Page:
These are extremely warm boots. Extremely comfortable…
Source: bought it new
Price Paid: $179
These are extremely warm boots. Extremely comfortable too, like your favorite slippers on steroids. They are not for wet conditions though. If it's warm enough outside to be wet, these are probably too warm!
- Easily repairable
- Liners replaceable
- Waterproof soles with good traction in snow
- Good for mushing, ice fishing, stadiums, hunting stands, igloo building.
- Not for long distance treks, not waterproof.
- Take a while to lace.
If barefooters went to the Arctic, this is what they'd wear. In fact, a number of people do wear them barefoot. I have, but only for a quick trip to the compost bin at ten below, or a short visit to school to see my son's class perform in assembly. Normally I wear socks, which only makes them warmer.
Before I mention what these boots don't do, I'll sing their praises. (Photos coming)
Warm, warm, warm! With enough space to add a felt insole for increased insulation when you're standing on ice, jigging, or otherwise not very active. These are warm. The inner wool felt liner is not as tall as the boot which is 17", but the extra height together with the lace tie at the top keeps out snow and definitely helps keep your legs, and so your feet, warmer. At 20 and 25 degrees below zero (F) I haven't found a warmer boot.
Comfortable! Like a mocassin comfortable, with plenty of room to spread and wiggle your toes. Sized correctly, your heel doesn't lift when walking, but this is not a long-distance walking boot. Maybe long distance snowshoeing, but I haven't tried that. No break-in needed, no chafing, though they do get softer and fit to your feet as the years go by. No arch, heel cup, ankle pockets, or other high-tech elements that might not fit your foot. It's a safe bet these will fit you and all your friends. Which means you have to watch out for the excuses your wife and kids will make for needing to wear them!
Dry. With leather and canvas uppers, they breathe so your feet don't get wet from sweat. The leather can be waterproofed, but these are not boots for thirty degrees and warmer, unless it's not raining or the slush isn't deep. The rubber soles wrap up one and a half inches, protecting feet from some slush, but these are not wet weather boots.
Traction is good in snow, okay on ice, fine on rock and even on wet surfaces but, again, stay away from anything wet and deep. Lateral support isn't there, so one element of traction, or sure-footedness, is missing.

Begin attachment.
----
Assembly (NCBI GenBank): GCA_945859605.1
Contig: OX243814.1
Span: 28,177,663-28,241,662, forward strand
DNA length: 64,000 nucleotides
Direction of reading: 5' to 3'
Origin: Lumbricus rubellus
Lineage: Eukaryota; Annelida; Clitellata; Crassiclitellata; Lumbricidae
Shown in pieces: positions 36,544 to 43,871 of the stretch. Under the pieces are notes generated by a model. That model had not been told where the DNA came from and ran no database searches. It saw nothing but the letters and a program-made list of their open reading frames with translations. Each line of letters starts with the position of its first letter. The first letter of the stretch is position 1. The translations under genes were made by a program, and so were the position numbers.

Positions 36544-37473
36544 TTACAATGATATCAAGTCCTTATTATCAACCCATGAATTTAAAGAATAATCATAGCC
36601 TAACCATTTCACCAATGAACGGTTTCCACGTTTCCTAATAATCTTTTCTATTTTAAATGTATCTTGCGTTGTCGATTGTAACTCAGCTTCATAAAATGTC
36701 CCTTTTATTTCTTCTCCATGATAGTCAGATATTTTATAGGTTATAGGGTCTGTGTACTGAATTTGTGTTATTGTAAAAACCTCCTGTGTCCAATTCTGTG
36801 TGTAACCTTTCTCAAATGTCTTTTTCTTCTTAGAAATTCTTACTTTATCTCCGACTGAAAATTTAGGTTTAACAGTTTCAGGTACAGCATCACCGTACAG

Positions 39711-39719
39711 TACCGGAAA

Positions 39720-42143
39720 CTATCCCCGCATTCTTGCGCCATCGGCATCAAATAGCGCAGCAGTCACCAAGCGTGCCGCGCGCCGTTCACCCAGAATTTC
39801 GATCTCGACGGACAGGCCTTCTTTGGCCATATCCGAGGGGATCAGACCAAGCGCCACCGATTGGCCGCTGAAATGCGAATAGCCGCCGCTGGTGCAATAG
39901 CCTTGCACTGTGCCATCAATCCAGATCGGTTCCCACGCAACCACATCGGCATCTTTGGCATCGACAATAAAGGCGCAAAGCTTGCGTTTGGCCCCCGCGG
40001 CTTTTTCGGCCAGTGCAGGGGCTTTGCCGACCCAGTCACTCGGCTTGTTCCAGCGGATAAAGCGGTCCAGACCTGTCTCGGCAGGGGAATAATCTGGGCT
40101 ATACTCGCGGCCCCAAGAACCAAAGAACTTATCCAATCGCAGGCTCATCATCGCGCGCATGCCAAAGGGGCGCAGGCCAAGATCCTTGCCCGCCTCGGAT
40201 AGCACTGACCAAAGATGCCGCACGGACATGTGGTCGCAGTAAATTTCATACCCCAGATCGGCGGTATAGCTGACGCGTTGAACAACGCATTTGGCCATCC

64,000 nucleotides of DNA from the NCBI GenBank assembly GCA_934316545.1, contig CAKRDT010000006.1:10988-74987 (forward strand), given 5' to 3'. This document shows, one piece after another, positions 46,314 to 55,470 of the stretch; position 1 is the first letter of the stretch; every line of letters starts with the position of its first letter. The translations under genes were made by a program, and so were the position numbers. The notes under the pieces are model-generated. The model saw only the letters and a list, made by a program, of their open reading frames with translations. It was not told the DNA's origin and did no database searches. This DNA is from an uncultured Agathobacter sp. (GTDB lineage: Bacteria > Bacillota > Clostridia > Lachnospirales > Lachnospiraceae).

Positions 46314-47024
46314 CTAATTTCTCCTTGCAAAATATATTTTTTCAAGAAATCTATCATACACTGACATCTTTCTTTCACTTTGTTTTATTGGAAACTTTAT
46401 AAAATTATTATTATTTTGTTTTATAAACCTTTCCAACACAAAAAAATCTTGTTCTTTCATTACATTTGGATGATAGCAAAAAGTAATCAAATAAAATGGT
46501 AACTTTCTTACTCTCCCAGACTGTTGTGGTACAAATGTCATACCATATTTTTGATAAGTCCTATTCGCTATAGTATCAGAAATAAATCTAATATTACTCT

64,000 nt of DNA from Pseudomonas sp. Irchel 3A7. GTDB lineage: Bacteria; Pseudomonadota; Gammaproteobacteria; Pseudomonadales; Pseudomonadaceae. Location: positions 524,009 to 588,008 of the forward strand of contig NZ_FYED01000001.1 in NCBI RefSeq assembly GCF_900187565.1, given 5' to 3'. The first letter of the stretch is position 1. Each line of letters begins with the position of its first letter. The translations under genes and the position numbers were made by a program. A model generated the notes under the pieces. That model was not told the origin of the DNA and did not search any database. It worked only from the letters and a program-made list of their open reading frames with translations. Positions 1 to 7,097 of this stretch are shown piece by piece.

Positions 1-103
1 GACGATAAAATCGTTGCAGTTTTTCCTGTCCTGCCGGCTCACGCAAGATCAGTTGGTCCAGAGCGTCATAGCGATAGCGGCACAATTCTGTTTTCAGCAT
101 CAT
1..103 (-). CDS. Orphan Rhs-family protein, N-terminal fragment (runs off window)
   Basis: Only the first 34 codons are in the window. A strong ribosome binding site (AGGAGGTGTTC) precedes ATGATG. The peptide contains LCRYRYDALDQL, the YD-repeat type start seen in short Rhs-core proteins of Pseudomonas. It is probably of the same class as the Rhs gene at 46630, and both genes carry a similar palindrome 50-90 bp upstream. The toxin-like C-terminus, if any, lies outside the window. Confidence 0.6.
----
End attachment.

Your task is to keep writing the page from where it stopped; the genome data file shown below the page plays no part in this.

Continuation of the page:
For those in a hurry, these are not slip-ons. While they are easy to pull on, the long leather laces take a minute to wrap and tie. At least a minute. For each one. If you like the slow food movement, you'll like these boots. The wide leather laces are a treat to wrap and tie. For those short trips to the compost bin, or just to shovel the walk, tuck the laces in and be on your way.
Durable. Walking on snow and ice is not tough on the sole, the leather and canvas are tough show almost no wear after two years. These are easy to repair.
One of the best for last: made in the USA. It's not easy to find footwear made domestically. Of course, that's one of the reasons the price is significant. I like the fact that it's going to pay a living wage to people who work for a reputable family here at home.
I've worn these boots for two winters, and look forward to many more. My wife bought a pair of all leather Steger mukluks after trying mine. My son wants a pair, but we're waiting until his feet stop growing!
In summary, these boots aren't suited for climbing, long treks if you're in a hurry, or quick change artists. They don't belong in wet environments. But in truly cold places, especially where you aren't active and generating heat constantly, they shine. Well, the suede and canvas don't actually shine, but they do have rugged good looks and they perform like a pair of heavy-duty winter moccasins should.
They are available through the Steger Mukluks website, or at their store in Ely, Minnesota — where they are made.